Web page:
I was taken aback when I read the first six chapters of “The Shallows”. It is the kind of book that makes you reflect on your own choices, especially how the Internet could be effecting my brain in such a profound way. Cognition is a part of my studies as a psychology major, and the book made me think about technology’s role in our brain processes. Perhaps it is affecting our brains more than we realize. I believe the role of inattention will become more clear when the millennials are as old as the baby boomers are now, and we’ve had a lifetime to observe what happens when you grow up with the Internet.
I am glad Carr started off with a firsthand account of his experience with inattention and then followed up with similar stories from his peers. I think setting the stage like that in the beginning of the book gave his idea a sort of legitimacy. I found it hard to fairly judge myself on whether I am more of a skimmer than a deep reader like Carr did.
“Whether I’m online or not, my mind now expects to take information the way the Net distributes it: in a swiftly moving stream of particles. Once I was a scuba diver in the sea of words. Now I zip along the surface like a guy on a Jet Ski.”(6-7)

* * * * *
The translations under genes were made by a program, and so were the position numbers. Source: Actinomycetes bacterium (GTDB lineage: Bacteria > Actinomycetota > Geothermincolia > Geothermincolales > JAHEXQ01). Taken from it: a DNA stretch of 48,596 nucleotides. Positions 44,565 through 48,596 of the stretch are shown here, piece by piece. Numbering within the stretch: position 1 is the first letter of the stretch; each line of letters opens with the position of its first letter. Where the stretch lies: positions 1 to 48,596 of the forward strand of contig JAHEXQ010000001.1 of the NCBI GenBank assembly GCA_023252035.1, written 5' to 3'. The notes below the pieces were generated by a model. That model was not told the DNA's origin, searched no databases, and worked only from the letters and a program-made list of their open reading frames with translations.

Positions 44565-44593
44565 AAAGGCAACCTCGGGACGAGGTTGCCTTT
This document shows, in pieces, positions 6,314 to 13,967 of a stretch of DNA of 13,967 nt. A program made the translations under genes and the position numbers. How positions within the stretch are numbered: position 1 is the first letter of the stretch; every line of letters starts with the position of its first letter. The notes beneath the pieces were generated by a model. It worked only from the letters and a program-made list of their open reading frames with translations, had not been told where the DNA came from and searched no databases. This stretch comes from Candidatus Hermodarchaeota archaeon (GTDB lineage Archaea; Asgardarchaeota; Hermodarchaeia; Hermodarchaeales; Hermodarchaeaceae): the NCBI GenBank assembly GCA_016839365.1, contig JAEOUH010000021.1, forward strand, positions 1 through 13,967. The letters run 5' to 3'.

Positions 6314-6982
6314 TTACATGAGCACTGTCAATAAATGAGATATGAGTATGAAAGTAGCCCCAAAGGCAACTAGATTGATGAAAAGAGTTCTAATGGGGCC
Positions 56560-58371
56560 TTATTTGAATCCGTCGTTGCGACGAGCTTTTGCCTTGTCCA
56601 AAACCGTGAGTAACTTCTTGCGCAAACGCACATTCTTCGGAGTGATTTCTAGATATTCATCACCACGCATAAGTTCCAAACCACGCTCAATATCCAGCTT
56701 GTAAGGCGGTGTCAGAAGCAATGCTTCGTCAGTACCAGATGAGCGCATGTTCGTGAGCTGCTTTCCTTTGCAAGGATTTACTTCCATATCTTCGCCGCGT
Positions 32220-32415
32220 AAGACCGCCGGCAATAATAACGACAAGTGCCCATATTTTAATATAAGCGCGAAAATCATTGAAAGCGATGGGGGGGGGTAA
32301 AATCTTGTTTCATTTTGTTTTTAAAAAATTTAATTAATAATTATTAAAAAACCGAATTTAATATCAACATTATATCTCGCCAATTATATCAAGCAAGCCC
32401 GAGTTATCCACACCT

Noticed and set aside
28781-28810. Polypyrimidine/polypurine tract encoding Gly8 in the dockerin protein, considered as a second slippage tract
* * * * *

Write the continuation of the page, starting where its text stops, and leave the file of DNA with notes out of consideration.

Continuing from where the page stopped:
I had not considered before the way the Internet trains our brain to receive information. As you scroll down a social media feed, you read and skim (or zip) as fast as your thumb can take you based on what you are interested in. I suppose in today’s world the overexposure to this task can reprogram us in a way, meaning it is harder to read when we try to be scuba divers again. The way Carr describes the Net as his “all-purpose medium” made me realize how true that is for me too. Internet research, GPS, my interpersonal connections on social media, and Apple Music are so ingrained into my life it would be hard to imagine getting through my week without them. I never considered how those things might affect my attention, because if I ever did I may have been forced to make changes. Inattention is a cause as well as a symptom of many psychological disorders if it is spread out over a long period, so it makes you think. The Internet is a double-edged sword, but it is one that we’re going to have to figure out how to manage in a healthy way as a generation.